Those who fail to meet these ambitious milestones may feel inadequate. Those who are striving to achieve them may feel pressure to compete with their peers. And, man, is this a bummer. Once upon a time, us 20-somethings shared our mistakes with ease and humour; as a 30-something, this type of breezy, endearing vulnerability is increasingly absent.

I don’t miss the messiness of and uncertainty I felt in my 20s, but I do miss the camaraderie I shared with my contemporaries over said messiness and uncertainty. Which, incidentally, doesn’t go away once you have attained a big house, a killer job, or a 1-year-old that knows the alphabet.

For women, age is suddenly a ‘thing’

As a 20-something woman, you are essentially untouchable – society loves youth and so does your metabolism! Your hangovers are cured by a greasy breakfast sandwich, your neck isn’t sore after working 12-hour days, and jean shorts look cute on you.

But once you hit your 30s, things begin to change. You’re not exactly “old,” but you do have some faint lines on your forehead (Botox?!). Hangovers are 24-hour affairs. Jean shorts look less cute. And if you’re single and over 35, the clock is ticking. Consider freezing your eggs immediately!

There’s no denying that when women hit their 30s, age starts to become a factor. I’ve noticed subtle and not-so-subtle cultural reminders that I am, indeed, ageing. Which is fine – I am! What I find distressing, however, is that women in their 30s are expected to “fight” the signs of ageing with everything in their arsenal – as if there exists an indisputable truth that somehow younger equals better.

The irony is, many of the 30-something women I know are the most beautiful, authentic, and dynamic versions of themselves right now. They don’t want to go back to being their 22-year-old self – except, maybe, when they have a hangover.

Self-awareness exists where there once was self-indulgence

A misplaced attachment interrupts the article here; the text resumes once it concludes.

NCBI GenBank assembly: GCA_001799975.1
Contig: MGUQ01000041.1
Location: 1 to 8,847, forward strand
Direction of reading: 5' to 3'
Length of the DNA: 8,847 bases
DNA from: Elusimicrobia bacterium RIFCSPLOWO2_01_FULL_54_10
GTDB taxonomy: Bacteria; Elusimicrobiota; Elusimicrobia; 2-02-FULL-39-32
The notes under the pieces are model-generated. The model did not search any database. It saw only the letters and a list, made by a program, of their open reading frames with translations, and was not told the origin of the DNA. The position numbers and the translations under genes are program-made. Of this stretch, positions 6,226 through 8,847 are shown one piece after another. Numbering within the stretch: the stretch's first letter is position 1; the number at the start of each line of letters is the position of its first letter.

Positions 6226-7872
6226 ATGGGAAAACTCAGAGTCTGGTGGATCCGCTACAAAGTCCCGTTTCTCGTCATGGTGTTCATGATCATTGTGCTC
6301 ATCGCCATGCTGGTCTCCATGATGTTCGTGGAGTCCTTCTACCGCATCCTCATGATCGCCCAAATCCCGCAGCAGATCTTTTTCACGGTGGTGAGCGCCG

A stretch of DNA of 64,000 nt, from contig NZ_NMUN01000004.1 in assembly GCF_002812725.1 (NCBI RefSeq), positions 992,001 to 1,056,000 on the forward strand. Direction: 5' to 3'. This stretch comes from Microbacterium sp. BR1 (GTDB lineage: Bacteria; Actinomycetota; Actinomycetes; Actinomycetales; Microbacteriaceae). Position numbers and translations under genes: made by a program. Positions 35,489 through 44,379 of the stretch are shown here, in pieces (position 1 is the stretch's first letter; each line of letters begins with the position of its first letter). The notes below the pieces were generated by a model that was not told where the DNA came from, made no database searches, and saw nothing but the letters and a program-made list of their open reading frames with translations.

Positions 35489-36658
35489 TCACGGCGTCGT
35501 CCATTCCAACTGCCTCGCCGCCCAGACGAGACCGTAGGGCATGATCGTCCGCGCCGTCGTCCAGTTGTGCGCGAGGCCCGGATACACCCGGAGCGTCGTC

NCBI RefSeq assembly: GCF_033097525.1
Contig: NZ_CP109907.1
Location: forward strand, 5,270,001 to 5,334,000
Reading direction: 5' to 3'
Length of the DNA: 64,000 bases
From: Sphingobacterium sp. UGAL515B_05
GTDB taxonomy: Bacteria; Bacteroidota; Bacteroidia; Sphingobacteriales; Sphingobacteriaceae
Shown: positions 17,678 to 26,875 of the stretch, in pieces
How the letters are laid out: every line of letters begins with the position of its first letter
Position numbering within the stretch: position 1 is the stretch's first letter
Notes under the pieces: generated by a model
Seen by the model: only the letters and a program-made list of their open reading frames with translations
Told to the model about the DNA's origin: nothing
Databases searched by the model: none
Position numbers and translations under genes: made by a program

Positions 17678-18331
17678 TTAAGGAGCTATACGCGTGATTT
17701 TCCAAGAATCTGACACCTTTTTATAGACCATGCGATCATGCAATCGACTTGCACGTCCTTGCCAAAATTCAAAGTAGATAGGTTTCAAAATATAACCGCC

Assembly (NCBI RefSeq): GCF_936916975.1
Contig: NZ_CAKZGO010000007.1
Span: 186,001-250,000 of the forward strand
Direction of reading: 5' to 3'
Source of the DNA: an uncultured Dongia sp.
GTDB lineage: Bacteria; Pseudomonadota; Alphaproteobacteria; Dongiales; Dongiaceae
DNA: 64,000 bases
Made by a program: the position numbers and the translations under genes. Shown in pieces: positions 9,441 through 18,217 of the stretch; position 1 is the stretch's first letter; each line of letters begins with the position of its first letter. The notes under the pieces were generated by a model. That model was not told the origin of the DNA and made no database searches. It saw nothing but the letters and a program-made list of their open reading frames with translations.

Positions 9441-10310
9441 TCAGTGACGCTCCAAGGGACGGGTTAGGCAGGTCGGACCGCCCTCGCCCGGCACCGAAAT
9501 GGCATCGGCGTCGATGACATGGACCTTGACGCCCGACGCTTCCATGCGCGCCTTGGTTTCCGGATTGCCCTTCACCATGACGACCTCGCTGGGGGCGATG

My 20s were an undeniably self-indulgent time. I spent the entire decade blithely indulging my wants and desires. I travelled tirelessly, ate out at overpriced, blaringly loud restaurants and spent way too much money on handbags.

But despite the fact that I often did what I wanted, I didn’t know what I needed. For example, some of those dinners out were spent in an anxiety-filled funk. I couldn’t put my finger on what I needed, but it certainly was not another $US20 gimlet.

Self-awareness has come with age, and it has transformed my life for the better. Self-awareness has helped me to identify what my needs are. It has also taught me that my needs are very, very different from my wants and desires. The former is essential and nonnegotiable; the latter is ephemeral and superficial.

For example, in my 20s, I wanted new clothes constantly – an expensive, self-indulgent, and stressful habit. In my 30s, I’ve refocused that energy on nurturing my needs – a loving marriage, strong friendships, a healthy lifestyle, and hobbies like reading and writing.

Having attained greater self-awareness has made me more confident, more relaxed, and generally more sympathetic toward myself and others. It has also made my 30s a heck of lot more fun than my 20s – even without those gimlet-filled dinners, which still happen occasionally.